Meanwhile, “lubrication is really important,” Saia said in response to questions about the heat and friction produced by a gear system that sees the low-pressure turbine and compressor turning at three times the speed of the engine’s fan.
So Pratt & Whitney engineers were particularly encouraged when tests on the company’s fan drive gear rig in Middletown, Conn., showed the engine operating at cooler temperatures than first predicted.
Using a low-pressure compressor that turns much faster than the same part in a conventional turbofan engine, however, the PW1000G might have produced higher tonal frequencies if the company’s acoustic calculations proved inaccurate. As Saia expected, that didn’t happen, and in terms of overall noise the engine performed just as advertised, he said. “We achieved our target, running at Stage 4 minus 20 decibels,” he said. That equates to a 50-percent reduction in noise, thanks mainly to the PW1000G’s larger, slower-turning fan.
In fact, according to P&W, all of the GTF technologies have met or exceeded pre-test expectations, including a 12-percent fuel-burn improvement over any comparably sized design available today.
Saia said the company expects to improve on its fuel burn benefits by at least 1 percent a year–a benchmark that it bases on experience with other programs. “So by the time we get to 2020, we want the 12 percent to be 20 percent,” he added.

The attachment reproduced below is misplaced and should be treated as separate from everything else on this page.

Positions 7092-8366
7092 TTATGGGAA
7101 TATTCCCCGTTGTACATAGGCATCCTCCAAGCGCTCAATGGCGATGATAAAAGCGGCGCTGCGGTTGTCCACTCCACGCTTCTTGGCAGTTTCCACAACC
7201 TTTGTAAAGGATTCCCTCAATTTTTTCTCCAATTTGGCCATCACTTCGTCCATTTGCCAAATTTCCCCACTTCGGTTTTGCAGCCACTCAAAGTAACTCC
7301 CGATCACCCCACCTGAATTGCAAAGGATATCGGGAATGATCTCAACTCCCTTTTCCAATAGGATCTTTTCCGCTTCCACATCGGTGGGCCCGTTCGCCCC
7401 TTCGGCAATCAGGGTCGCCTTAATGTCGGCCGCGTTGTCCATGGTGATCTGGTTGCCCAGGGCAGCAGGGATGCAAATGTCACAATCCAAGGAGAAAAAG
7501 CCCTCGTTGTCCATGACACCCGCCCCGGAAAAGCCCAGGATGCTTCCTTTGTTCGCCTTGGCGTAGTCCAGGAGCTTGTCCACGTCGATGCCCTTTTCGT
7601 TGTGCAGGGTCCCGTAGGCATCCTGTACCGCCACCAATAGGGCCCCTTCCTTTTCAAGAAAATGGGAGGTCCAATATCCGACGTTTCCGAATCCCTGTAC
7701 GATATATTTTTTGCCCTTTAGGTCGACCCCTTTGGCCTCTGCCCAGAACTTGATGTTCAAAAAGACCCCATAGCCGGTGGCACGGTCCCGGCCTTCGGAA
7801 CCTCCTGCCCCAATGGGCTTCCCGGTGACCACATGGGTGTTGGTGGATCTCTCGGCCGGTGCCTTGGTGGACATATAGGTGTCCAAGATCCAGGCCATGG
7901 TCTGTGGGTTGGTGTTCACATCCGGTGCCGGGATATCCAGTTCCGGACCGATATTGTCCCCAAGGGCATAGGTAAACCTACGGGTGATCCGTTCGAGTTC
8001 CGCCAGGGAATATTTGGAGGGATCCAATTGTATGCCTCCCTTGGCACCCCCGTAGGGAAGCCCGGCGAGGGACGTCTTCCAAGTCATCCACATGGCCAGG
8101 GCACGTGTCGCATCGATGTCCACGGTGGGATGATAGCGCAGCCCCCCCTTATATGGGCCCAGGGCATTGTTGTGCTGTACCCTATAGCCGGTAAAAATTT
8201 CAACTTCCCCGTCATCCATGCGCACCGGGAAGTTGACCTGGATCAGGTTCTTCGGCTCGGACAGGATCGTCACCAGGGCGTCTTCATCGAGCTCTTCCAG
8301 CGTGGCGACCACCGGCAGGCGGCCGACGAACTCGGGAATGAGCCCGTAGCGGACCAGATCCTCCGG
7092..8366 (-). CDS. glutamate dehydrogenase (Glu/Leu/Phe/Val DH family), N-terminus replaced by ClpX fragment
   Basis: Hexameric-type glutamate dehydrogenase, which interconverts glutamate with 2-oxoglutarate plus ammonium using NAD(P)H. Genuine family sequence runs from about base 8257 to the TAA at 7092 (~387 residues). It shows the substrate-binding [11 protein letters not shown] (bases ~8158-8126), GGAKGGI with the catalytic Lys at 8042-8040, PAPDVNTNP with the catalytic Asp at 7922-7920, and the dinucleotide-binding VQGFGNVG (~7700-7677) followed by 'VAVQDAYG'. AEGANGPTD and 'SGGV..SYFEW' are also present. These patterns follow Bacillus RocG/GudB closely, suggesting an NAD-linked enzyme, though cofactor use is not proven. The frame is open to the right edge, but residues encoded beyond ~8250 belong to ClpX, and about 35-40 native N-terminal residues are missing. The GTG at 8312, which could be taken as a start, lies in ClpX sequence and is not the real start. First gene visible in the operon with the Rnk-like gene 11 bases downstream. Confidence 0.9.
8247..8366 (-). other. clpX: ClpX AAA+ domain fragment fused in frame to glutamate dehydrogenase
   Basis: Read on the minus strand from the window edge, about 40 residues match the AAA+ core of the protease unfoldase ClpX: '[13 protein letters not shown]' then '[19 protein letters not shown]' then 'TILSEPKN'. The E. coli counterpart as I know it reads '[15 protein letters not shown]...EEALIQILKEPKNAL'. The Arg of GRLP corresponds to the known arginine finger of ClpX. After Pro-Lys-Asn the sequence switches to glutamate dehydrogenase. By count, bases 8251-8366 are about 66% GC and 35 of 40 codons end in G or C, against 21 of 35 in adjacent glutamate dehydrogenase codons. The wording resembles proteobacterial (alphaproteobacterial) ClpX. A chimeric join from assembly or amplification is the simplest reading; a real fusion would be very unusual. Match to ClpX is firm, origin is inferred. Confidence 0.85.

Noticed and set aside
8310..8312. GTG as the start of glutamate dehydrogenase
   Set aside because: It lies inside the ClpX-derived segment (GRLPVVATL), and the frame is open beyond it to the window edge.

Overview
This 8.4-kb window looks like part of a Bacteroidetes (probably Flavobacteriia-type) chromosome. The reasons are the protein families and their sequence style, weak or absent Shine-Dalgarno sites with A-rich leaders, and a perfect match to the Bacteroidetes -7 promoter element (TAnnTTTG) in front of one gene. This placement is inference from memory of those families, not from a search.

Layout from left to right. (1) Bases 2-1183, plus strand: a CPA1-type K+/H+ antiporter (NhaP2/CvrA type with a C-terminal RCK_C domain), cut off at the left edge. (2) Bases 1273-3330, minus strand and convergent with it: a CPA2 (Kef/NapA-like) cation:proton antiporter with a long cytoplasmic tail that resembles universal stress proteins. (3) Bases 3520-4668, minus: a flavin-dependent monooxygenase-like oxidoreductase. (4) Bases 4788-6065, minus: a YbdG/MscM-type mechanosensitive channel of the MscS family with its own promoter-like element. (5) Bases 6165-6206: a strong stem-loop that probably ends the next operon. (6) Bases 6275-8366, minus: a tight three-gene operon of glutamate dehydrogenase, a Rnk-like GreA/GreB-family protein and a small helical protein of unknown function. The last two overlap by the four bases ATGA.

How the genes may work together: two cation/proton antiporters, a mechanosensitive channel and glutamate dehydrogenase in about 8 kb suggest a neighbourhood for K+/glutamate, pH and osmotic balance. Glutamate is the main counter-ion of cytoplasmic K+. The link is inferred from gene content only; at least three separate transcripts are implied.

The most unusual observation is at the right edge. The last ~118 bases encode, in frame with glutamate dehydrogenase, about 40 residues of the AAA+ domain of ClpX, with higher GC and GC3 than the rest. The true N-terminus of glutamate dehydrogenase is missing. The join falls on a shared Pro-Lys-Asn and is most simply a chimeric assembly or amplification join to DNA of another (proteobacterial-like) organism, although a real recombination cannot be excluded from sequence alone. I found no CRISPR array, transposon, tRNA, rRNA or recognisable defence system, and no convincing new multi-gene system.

Some of those improvements could come from changes in the fan-to-low-pressure compressor ratio from 3:1 to 4:1 and perhaps even 5:1. Such extremes would probably require more exotic materials, however, something Pratt & Whitney has gone to lengths not to do at this point.
Although the company hasn’t ruled out materials changes to other parts of today’s engine, any changes to the gear system will have to wait for what Saia called Generation 2, scheduled for service entry between 2015 and 2017–in time for the advent of Boeing’s and Airbus’s single-aisle replacements.
“On the next generation, we’re hoping we can take a little weight out of the fan drive gear system and that will depend upon what we learn from destructive testing that we’re doing, to see how much margin we really have in the structure,” said Saia.
While P&W does not want to risk any modification to the fan drive gear system in this generation, other components, such as the fan, remain subject to change. Now performing demonstrator testing with titanium fan blades, P&W plans to switch to either a composite material or a lightweight proprietary metal. Structural testing on various composite chemistries has already begun, while the company plans to start bird ingestion testing on the metallic fan with a Pratt & Whitney Canada engine later this year.
“We’re leaning toward the lightweight metal, but there’s some value with the composite blade that we really want to evaluate,” said Saia. “As we go to larger engines, we will move to the composite early, let’s say on an MRJ engine, then we get revenue service experience on that composite before, say, a Boeing or Airbus application.”
For now, Saia and company feel secure in the knowledge–or at least the firm belief–that the MRJ can wrest a respectable piece of a regional airline market projected to produce a 20-year demand for some 5,000 to 6,000 airplanes. Of course, Pratt & Whitney is keenly aware that the segment that now includes the 737 and A320 could continue to account for 85 to 90 percent of all deliveries. “We want to make sure we’re ready for the big fish,” said Saia.